On March 24, Dan Snyder issued a letter to the devout fans of his beloved Washington Red*kins announcing the creation of the “Washington Redskins Original Americans Foundation.” The announcement served as a rallying cry for all those who support the Red*kins and other ethnic team names and mascots, but it was issued for all the wrong reasons.
In the letter, Snyder serves up claims of a team legacy of honor and respect for Native people, and widespread Native American support, as reasons to keep controversial team name.
But conveniently absent from the letter was any mention that the facts, figures, and voices of Native Americans offered as “support” for the team name have been cherry-picked to frame the team in a positive light. Also curiously missing is any reference to the growing body of social science research demonstrating that ethnic team names and mascots have a strong negative impact on both Native and non-Native Americans—even when people aren’t aware of it.
To be sure, Snyder and his supporters are right that there are people, including some Native Americans, who see no problem with ethnic team names and mascots. In fact, like some African Americans who use the N-word, some Native Americans do call themselves the R-word, and some wear team jerseys. Some Native American tribes have even gone so far as to give their official blessing to schools, like the Florida State Seminoles, to call themselves by tribal names.
And support for these team names and mascots is widespread. An Associated Press poll conducted last year, for example, found that 79% of Americans are in favor of the Red*kins keeping their name. And even stronger support was found in the 2004 National Annenberg Survey. In that study, a staggering number of self-identified Native Americans--almost 90%--said that the Red*kins team name didn’t bother them.
But popular opinion does not make something right. And research on ethnic team names and mascots shows that the real world is a very different place than these surveys suggest.
A recent (2011) study by Chaney, Burke, and Burkley, for example, found that many people, in fact, do not distinguish between their feelings between stereotypical Native mascots and actual, living, breathing, Native
American people. Other studies have shown that mascots engender a racially hostile environment, promote negative stereotyping, and harm the self-esteem of Native youths.
That’s why I don’t buy Dan Snyder’s latest PR campaign. At best, the Red*kins Foundation is a ruse to pull the wool over the eyes of sports lovers everywhere, a weak attempt to fool us into thinking that you can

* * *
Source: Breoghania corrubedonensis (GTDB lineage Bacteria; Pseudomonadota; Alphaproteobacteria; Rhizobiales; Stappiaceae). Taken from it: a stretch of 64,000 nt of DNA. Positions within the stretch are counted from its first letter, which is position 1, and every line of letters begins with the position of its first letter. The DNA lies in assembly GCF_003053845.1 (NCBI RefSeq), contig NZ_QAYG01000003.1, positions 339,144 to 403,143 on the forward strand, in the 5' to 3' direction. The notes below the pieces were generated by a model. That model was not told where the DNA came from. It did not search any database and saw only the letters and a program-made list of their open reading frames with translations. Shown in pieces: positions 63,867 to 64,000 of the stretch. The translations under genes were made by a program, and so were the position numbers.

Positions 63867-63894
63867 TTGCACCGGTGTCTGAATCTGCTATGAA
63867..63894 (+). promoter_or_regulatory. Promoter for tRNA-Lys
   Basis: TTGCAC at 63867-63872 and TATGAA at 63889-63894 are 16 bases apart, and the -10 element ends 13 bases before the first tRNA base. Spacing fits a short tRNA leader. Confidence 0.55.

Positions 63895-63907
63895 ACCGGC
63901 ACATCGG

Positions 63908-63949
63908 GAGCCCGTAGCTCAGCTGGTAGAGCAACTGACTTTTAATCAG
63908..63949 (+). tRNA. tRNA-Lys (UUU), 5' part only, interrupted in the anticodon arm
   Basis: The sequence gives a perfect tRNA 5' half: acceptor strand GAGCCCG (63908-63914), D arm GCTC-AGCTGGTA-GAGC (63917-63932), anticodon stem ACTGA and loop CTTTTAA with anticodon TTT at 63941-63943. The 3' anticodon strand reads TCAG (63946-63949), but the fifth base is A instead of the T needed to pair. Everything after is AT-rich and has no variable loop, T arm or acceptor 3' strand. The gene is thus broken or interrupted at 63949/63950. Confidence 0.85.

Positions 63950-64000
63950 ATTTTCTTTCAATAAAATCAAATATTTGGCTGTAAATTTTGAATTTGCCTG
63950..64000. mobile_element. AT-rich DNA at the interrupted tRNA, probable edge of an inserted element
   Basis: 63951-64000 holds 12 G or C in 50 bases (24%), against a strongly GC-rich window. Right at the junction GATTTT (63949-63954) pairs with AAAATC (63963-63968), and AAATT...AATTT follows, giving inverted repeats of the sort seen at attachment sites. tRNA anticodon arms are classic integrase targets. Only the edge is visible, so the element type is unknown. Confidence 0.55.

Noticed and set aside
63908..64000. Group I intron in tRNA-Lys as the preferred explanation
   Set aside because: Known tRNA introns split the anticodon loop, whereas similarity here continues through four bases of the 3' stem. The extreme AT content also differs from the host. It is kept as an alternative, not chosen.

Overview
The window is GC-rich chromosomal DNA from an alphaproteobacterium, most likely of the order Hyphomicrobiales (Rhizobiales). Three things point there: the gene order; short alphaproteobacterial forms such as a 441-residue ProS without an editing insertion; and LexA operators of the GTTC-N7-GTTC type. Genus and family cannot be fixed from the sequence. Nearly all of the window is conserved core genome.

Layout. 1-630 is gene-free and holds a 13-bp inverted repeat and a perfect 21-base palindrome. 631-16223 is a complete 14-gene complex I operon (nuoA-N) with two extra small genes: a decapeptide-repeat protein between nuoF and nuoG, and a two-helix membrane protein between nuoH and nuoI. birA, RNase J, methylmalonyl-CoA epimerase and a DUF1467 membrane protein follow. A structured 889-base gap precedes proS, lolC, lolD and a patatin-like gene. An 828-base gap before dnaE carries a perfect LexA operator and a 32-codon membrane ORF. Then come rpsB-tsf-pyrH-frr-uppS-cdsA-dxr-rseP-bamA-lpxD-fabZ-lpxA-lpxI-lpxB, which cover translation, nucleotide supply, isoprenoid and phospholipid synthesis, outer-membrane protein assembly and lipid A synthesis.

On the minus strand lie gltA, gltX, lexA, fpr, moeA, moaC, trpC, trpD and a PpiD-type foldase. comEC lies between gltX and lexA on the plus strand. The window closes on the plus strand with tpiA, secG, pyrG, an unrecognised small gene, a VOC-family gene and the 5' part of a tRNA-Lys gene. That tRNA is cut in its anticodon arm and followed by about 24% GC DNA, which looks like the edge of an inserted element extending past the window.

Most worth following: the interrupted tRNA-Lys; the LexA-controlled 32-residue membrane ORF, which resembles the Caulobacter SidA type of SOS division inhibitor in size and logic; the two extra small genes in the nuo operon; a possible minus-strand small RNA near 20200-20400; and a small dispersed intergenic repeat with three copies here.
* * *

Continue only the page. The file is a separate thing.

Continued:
get away with hurting Native Americans with one hand so long as no one is paying attention to what the other hand is doing. At worst, it could not only convince people that we should ignore the impact of ethnic team names and mascots, but that they’re actually a good thing, too.
That would be a PR touchdown, to be sure.
What supporters of the Red*kins--Native and non-Native alike--seem not to realize is that ethnic mascots are integrally intertwined with their offensive team names and together they have the effect of perpetuating
institutionalized racism. Institutionalized racism contributes to high rates of unemployment, poverty, health problems, and inadequate education for many Native Americans. In short, Native team names and mascots contribute to the very problems we should be focused on solving.
That’s why ethnic team names and mascots don’t amount to silly words and images we can afford to ignore. Indifference can’t be an option when it hurts real people.
That’s also why we need more than a PR campaign and false claims that “as a team, we have honored (Native Americans) through our words and on the field, but now we will honor them through our actions.” There is no honor in offering a band-aid to people you’re running over with a racial slur.
If the Red*kins really want to honor Native Americans, it can start by changing the name, not just of the team, but of its insulting new foundation, too. By doing so it can show that honor and respect comes first from listening to others, honestly re-appraising one’s own actions, and setting aside one’s pride and ego to make a real difference.
Let that be its rallying cry.
DaShanne Stokes is a Lakota doctoral candidate in sociology at the University of Pittsburgh and author of The Unfinished Dream: A Discussion on Rights, Equality, and Inclusivity.